Hiroshi Sugimoto, born on February 23, 1948, is a Japanese photographer currently dividing his time between Tokyo, Japan and New York City, United States. His catalogue is made up of a number of series, each having a distinct theme and similar attributes.
He studied photography at the Art Center College of Design. He lives in New York and Tokyo. He is best known for his highly stylized photographic series of seascapes, movie theaters, natural history dioramas, waxworks and Buddhist sculptures. These series provoke fundamental questions about the relationship of photography and time, as well as exploring the mysterious and ineffable nature of reality.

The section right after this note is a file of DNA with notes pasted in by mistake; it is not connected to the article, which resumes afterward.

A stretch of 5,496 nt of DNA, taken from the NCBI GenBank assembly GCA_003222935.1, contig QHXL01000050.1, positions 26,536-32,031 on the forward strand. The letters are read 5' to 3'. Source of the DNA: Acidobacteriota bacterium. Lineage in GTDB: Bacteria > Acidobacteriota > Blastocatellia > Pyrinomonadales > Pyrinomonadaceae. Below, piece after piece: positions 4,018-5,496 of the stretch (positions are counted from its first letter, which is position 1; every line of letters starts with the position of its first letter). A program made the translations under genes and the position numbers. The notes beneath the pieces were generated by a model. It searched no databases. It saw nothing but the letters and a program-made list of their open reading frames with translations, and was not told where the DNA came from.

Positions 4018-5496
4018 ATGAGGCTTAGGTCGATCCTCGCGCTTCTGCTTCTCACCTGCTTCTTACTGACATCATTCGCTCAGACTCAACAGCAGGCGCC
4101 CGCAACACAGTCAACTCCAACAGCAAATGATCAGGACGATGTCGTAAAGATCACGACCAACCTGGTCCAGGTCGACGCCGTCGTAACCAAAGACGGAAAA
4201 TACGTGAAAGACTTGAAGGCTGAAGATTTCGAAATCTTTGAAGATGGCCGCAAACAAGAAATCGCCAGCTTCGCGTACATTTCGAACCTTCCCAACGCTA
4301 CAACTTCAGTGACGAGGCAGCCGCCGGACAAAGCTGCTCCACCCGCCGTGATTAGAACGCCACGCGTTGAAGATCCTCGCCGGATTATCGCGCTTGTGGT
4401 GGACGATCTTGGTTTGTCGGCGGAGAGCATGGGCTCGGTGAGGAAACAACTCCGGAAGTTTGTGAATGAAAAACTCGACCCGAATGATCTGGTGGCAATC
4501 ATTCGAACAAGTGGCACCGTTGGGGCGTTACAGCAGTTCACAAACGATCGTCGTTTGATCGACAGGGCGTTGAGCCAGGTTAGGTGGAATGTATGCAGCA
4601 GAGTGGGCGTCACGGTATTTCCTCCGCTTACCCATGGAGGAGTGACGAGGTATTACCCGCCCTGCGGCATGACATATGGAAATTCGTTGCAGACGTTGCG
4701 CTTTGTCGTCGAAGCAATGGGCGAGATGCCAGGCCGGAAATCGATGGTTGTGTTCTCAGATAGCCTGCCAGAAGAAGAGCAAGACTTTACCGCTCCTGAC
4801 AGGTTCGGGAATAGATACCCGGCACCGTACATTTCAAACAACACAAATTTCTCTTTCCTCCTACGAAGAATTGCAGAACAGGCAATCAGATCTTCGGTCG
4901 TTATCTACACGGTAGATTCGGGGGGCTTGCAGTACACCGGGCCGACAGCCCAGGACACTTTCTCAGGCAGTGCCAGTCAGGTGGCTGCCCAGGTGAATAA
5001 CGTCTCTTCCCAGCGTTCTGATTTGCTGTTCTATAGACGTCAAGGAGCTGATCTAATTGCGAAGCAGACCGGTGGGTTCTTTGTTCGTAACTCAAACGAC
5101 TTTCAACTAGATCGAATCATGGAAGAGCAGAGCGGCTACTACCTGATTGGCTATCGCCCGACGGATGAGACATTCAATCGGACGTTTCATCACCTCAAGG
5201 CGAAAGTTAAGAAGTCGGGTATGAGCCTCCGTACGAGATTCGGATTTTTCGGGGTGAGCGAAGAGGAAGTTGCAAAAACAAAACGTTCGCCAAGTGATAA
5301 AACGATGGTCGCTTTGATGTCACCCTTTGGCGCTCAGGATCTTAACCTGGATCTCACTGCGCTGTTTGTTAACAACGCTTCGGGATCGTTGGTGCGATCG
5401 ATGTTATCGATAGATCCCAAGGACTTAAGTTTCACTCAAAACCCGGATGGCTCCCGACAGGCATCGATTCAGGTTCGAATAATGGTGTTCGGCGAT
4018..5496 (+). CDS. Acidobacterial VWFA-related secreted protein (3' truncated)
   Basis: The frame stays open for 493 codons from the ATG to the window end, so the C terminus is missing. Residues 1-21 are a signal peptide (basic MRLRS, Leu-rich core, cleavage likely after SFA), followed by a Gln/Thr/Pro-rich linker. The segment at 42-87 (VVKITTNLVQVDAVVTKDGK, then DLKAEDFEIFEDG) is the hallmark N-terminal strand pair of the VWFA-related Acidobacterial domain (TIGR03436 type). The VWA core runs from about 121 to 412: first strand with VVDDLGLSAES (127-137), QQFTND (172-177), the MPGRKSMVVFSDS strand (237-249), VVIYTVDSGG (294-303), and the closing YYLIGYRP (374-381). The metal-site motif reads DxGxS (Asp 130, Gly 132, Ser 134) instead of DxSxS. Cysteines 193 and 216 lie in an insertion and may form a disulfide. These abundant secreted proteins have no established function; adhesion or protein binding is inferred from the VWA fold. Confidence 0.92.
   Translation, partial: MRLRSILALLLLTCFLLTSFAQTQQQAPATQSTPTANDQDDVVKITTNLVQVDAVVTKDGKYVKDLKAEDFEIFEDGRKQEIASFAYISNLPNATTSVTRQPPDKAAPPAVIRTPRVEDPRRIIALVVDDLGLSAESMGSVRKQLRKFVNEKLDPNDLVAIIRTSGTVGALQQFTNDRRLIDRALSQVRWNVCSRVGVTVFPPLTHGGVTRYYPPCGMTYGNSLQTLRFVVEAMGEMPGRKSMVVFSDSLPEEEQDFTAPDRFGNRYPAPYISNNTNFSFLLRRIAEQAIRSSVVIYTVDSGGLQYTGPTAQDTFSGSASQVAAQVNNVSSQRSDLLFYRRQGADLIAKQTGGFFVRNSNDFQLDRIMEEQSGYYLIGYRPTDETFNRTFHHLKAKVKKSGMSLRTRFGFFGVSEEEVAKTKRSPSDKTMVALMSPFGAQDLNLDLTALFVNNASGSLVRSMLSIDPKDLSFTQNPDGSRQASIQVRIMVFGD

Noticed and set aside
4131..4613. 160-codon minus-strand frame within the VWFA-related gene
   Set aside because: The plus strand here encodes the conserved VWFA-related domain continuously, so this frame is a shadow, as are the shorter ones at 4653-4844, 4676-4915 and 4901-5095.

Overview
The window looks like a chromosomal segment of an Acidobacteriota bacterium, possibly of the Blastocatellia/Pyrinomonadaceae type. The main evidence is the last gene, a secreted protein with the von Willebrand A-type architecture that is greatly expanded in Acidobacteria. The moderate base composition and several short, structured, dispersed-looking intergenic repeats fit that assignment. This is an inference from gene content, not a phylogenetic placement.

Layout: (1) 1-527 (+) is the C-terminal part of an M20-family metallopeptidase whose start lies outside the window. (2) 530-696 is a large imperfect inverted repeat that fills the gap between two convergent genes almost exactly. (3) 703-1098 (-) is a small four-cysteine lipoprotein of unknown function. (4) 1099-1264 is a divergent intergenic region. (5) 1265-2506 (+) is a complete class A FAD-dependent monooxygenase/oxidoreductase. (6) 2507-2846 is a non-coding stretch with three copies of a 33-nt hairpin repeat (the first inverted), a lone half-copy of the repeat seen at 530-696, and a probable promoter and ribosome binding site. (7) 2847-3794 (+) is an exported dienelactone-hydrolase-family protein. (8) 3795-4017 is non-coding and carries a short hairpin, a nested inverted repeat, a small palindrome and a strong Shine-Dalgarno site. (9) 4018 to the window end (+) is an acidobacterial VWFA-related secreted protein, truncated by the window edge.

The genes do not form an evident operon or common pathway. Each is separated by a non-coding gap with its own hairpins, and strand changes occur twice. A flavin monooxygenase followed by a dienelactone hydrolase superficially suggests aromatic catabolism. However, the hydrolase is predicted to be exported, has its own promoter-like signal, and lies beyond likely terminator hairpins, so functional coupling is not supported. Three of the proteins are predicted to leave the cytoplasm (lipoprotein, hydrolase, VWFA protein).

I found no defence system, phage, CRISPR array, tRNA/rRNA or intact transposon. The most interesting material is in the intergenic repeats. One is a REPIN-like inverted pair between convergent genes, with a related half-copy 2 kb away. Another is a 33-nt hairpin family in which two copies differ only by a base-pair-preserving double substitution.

In recent years, Sugimoto's work has become increasingly concrete at the same time as it has become notably more abstract. It has broken out of, or beyond, photographic illusion to touch the moment of an ideal space rendered in photography. In his Architecture series (1997-2002), rather than photographing key modernist buildings to elucidate their lines and volumes, Sugimoto blurred the image in an effort to capture not the buildings themselves but mental images of them.